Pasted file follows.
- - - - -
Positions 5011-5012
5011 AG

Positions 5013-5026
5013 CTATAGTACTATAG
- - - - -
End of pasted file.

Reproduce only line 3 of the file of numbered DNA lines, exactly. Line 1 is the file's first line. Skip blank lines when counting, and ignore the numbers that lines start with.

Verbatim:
Positions 5013-5026